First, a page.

Local nonprofits address residents' concerns over border wall
As the president continues to push for a border wall, dozens of Starr County residents voiced their concerns regarding the wall's construction during a community forum in Roma Tuesday night.
U.S. Customs and Border Protection's plans for President Donald Trump's proposed border wall in Starr County were outlined in a letter that nonprofit organizations like LUPE received in August.
"There are 32 miles of border walls that are being proposed to be constructed in parts of Rio Grande City, Roma and La Grulla. These are communities that can be impacted drastically by these walls,” said La Union del Pueblo Entero communications coordinator John Michael Torres.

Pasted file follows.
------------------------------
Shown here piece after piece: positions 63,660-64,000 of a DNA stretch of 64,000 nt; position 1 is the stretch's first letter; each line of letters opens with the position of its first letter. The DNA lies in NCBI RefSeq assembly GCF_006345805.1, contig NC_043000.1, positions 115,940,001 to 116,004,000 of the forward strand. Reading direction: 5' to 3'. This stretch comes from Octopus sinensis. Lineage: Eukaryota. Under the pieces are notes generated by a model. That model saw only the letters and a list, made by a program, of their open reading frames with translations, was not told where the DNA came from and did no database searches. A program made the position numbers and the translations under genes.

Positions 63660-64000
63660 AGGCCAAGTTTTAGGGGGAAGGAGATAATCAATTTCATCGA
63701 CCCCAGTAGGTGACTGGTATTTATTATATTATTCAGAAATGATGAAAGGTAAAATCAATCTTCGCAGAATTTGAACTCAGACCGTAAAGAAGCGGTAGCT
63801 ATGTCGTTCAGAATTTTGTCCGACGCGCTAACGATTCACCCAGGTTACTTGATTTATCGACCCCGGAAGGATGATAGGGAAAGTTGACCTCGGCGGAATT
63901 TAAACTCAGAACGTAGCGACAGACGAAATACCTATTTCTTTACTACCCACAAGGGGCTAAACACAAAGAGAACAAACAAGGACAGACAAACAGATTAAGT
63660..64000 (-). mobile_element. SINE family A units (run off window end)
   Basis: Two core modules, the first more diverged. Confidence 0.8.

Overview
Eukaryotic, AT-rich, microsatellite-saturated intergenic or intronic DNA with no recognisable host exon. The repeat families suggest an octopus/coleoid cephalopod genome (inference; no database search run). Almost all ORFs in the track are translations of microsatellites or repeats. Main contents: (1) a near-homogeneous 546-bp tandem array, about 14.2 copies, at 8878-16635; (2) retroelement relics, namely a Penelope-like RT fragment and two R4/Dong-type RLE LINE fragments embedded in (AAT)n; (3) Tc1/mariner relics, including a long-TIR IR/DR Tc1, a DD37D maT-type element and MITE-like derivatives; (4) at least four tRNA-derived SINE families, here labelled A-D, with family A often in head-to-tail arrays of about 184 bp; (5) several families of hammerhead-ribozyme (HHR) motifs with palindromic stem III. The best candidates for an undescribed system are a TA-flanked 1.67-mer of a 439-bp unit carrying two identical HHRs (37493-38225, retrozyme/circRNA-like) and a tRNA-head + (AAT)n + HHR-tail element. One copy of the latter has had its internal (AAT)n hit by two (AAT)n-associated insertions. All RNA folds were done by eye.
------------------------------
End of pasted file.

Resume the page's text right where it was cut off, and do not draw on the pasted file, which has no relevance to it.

The border walls would be made of eight-inch-wide steel bollards spaced four inches apart and would stand 20 to 30 feet tall. Co-chairman for the Sierra Club Borderlands Team, Scott Nicol, says this would be taller than any existing wall.
"They would be in the floodplain,” Nicol said. “There’s no levees like there are in Hidalgo County and so that could dam up water that normally would flow into the river during a big rain event, that could deflect water into Mexico. There's all kinds of flooding impacts that walls in a floodplain could have, which is why they are a treaty violation.”
Nonprofit organizations invite anyone opposing a border wall to voice their concerns by sending CBP public comment by Oct. 20.